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Takuma Boutique Hotel—A Hidden Gem: Phase 1

Scheduled for December 25, 2018


The Community of Mt Zion is about to undergo a major socio-economic shift as Delroy Allen, one of Jamaica’s former elite tennis professionals and businessman returns home with a master plan to revitalize the community, with the opening of Takuma Boutique Hotel—the first in Mt Zion. 


Delroy Allen is a member of the Mount Zion community and he believes, based on his ancestral history, that Takuma, a prominent and feared spiritual healer alleged to have led to the demise of Annie Palmer, is his great-great grandfather. At the age of six, he received an enlightening dream that led him to research the rich history of his ancestors. The findings, which are deeply intertwined with the renowned history of Rosehall and the Mt. Zion community, saw to the birthing of Takuma Boutique Hotel—his ancestral dream. 


Nestled amongst lush vegetation in historic Mt Zion, just minutes away from The Rosehall Great House and adjacent to the historic Mount Zion Presbyterian Church built in 1838, this unique gem is perfect for travelers who seek adventure, and yearn to experience island living from the vantage point of the locals.  


Takuma Boutique Hotel boasts a penthouse and five beautifully decorated suites that showcase aspects of Jamaica’s vibrant culture in a modern-day setting.  Guests will have fun choosing a fully equipped suite (with state-of-the-art appliances) or guestroom that is uniquely decorated and bears the name of a historic landmark in Mount Zion. The suites are airy and offer the best of modern-day comfort.  Culturally inspired furnishings feature tasteful drapes, crisp clean linen, natural fiber wicker made in Mount Zion and dark wood furniture. The sleek, modern bathrooms feature splendid ceramic tiles and chrome fixtures.   


Guests will rise and shine each morning to the sounds and scents of nature, relax in comfy armchairs on the balconies and take in breathtaking views of the mountains and Caribbean Sea or stay connected with complimentary Wi-Fi in their rooms at this charming hideaway.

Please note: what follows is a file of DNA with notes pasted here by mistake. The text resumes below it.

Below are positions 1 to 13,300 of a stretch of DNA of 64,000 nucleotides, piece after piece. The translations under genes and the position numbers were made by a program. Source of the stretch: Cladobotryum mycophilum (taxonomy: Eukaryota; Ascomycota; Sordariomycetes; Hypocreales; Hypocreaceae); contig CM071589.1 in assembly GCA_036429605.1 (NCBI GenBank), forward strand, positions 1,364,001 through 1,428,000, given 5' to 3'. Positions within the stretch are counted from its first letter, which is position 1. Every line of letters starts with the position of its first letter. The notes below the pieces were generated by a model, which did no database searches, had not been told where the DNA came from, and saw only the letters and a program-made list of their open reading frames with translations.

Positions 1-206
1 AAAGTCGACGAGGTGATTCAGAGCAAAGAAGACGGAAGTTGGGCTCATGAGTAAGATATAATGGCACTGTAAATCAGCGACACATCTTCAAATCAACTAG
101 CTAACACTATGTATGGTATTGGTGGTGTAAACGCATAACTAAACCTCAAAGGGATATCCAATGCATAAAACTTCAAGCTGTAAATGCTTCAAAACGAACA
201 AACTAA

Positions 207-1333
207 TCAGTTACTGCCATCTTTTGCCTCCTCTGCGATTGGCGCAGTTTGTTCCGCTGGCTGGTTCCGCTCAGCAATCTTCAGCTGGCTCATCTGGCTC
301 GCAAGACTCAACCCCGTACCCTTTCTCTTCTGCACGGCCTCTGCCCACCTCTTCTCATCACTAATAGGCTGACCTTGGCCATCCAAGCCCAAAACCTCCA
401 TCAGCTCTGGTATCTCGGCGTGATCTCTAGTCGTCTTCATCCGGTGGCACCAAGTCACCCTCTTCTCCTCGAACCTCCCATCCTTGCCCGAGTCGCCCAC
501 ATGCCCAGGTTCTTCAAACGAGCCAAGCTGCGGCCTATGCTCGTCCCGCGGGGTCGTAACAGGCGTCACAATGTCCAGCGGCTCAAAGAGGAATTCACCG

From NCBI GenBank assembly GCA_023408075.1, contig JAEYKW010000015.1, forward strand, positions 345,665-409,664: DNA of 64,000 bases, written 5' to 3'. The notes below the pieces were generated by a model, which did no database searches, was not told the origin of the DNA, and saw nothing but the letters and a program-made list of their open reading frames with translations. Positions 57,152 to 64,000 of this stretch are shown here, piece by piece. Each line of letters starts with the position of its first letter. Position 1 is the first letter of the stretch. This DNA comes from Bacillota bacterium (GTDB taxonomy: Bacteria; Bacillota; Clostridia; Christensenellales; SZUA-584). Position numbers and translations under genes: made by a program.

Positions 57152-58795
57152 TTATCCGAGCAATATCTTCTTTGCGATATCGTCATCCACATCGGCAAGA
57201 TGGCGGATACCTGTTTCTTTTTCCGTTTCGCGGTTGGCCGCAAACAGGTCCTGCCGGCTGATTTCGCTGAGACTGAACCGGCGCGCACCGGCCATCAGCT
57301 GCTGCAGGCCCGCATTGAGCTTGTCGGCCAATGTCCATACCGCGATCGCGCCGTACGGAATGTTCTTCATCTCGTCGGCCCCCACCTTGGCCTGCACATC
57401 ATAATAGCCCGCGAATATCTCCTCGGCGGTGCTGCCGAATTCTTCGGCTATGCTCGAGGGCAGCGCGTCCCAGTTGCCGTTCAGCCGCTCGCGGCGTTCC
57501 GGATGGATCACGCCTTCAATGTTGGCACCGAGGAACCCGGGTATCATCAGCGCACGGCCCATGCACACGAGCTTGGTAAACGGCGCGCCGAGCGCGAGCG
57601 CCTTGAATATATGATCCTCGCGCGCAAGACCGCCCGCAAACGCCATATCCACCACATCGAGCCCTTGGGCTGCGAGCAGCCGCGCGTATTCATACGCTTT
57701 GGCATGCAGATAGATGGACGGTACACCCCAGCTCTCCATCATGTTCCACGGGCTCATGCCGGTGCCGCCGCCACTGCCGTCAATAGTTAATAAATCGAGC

Suites can be rented with a personal chef and butler or guests may tantalize their taste buds with authentic dishes prepared in Takoo’s Kitchen—an open-air a la carte restaurant offering lunch and dinner, featuring first-rate Caribbean cuisine prepared over traditional wood-fire, or at The View Restaurant – an open air/balcony a la carte restaurant offering an eclectic fusion menu with a Caribbean flair— with nature as its backdrop. And if guests are not yet ready to dine, they may order cocktails from The Cool Breeze Sports Bar, while they catch up on the latest in sports and entertainment.


Follow up information can be obtained by contacting Delroy Allen at (617) 470-8268, or by visiting the website at www.takumaboutiquehoteljamaica .com  


Sha’Carri Offered Free Jamaican Vacation to Slow Down 

Gleaner News Paper August 24, 2021

Sha'Carri Richardson.png

American sprinter Sha’Carri Richardson.
After sputtering to last place behind a trio of Jamaican sprinters in a hyped clash in Eugene, Oregon, on Saturday, Sha’Carri Richardson has been offered a complimentary vacation to the island as an olive branch.


Richardson engaged in a post-race tirade to journalists after being whipped in the 100m by eventual winner Elaine Thompson Herah, Shelly-Ann Fraser-Pryce, and Shericka Jackson. Delroy Allen, owner and managing director of Takuma Boutique Hotel in Montego Bay, extended a complimentary one-week, all-inclusive vacation stay for the American sprinter, whose 30-day suspension excluded her from participating in the Tokyo 2020 Olympics after testing positive for marijuana.


Allen, who is based in Boston in the United States but hails from Mount Zion, views Richardson “as a talented but troubled athlete in deep pain” desperately in need of spiritual and emotional renewal. He said that the vacation offer was the Christian thing to do. “I know of the challenges that athletes sometimes face, and it is in the spirit of goodwill for her healing and restoration that I am making this offer,” Allen told The Gleaner.